The City of Fort Lauderdale joined an amicus brief calling for a rehearing on the issue of youth conversion therapy.
Vice Mayor Steve Glassman brought up the issue at the commission’s Dec. 15 meeting. City attorney Alain Boileau asked for a consensus from the five-member commission. Mayor Dean Trantalis and District 4 Commissioner Ben Sorensen joined Glassman in voicing support for the city to defend its ban on conversion therapy. The ban is part of a comprehensive human rights ordinance ushered in by Glassman, who represents District 2.
Commissioners Heather Moraitis and Robert McKinzie did not voice an opinion on the matter.
Fort Lauderdale joins Miami Beach, Wilton Manors other South Florida municipalities in the amicus brief in support of the petition filed by Palm Beach County and Boca Raton for an en banc review of their authority to prohibit conversion therapy on minors.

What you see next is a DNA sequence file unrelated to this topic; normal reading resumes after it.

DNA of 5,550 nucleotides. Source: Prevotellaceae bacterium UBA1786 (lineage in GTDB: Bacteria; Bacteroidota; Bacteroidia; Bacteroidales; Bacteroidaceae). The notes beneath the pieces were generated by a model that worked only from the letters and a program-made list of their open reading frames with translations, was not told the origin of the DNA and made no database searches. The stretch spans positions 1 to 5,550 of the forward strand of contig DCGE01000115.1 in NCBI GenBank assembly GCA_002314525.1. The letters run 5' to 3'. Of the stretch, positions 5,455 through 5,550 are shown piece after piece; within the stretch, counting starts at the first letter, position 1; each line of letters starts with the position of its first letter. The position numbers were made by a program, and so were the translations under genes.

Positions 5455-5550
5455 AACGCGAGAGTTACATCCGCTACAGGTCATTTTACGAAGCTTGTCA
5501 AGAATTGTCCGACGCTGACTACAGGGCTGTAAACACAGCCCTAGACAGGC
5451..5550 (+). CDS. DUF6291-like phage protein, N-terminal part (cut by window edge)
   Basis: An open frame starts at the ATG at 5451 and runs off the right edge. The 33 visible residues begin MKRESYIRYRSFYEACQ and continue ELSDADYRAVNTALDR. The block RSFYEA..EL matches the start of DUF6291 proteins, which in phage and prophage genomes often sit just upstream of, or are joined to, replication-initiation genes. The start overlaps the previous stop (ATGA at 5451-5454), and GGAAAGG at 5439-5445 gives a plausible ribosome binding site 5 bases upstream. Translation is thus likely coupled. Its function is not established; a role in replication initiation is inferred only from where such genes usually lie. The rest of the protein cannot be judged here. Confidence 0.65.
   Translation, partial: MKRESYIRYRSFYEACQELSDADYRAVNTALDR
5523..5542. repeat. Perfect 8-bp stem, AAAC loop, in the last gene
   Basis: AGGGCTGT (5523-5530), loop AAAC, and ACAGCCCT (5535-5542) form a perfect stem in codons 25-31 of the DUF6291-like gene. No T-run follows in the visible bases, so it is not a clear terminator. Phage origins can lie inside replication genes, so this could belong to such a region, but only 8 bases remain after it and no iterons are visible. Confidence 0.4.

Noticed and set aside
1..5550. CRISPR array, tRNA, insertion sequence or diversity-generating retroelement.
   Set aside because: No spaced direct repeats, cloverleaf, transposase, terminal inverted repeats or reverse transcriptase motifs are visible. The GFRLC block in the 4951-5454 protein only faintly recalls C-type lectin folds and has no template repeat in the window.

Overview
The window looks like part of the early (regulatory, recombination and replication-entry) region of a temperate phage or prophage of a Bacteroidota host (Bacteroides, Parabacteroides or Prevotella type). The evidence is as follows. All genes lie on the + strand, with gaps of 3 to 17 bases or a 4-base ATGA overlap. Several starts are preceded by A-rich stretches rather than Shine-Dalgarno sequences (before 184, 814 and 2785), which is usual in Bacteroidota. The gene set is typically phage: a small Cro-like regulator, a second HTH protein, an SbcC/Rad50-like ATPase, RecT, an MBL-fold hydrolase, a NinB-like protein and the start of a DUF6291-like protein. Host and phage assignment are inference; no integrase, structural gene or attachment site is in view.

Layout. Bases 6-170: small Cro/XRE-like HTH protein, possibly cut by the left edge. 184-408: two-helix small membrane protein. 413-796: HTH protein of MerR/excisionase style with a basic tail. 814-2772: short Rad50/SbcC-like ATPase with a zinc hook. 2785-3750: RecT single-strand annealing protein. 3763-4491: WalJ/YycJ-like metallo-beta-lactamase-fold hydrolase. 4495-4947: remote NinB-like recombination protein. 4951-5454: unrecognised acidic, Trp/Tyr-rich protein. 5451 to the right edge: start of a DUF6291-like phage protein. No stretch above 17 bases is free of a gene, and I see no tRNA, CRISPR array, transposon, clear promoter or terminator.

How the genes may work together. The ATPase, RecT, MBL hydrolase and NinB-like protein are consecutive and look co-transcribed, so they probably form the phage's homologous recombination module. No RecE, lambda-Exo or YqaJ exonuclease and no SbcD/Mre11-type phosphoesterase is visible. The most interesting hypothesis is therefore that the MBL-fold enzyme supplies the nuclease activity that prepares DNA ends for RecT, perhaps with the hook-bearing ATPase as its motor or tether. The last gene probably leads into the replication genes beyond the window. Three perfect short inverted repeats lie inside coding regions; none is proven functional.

Last November a three-judge panel struck down the bans, ruling in favor of anti-LGBT therapists Robert Otto and Julie Hamilton on the grounds of free speech.
Meanwhile, the Trevor Project, the American Foundation for Suicide Prevention and the American Association for Suicidology have also asked for a rehearing of Otto v. City of Boca Raton.
“Conversion therapy is an extremely dangerous practice, and governments are right to act to protect their young LGBTQ residents from its well-documented harms. We are hopeful that the 11th Circuit will act en banc to reverse this outlier decision that would put LGBTQ youth back in harm’s way,” said Amit Paley, CEO and executive director of The Trevor Project, in a press release dated Dec. 21.
Paley cited research from the American Journal of Public Health showing LGBT youth ages 13 to 24 were more than twice as likely to report having attempted suicide after undergoing conversion therapy.
“We are proud to file this brief together with other leading suicide prevention organizations to send a united message that legal protections from conversion therapy are necessary to save young lives.”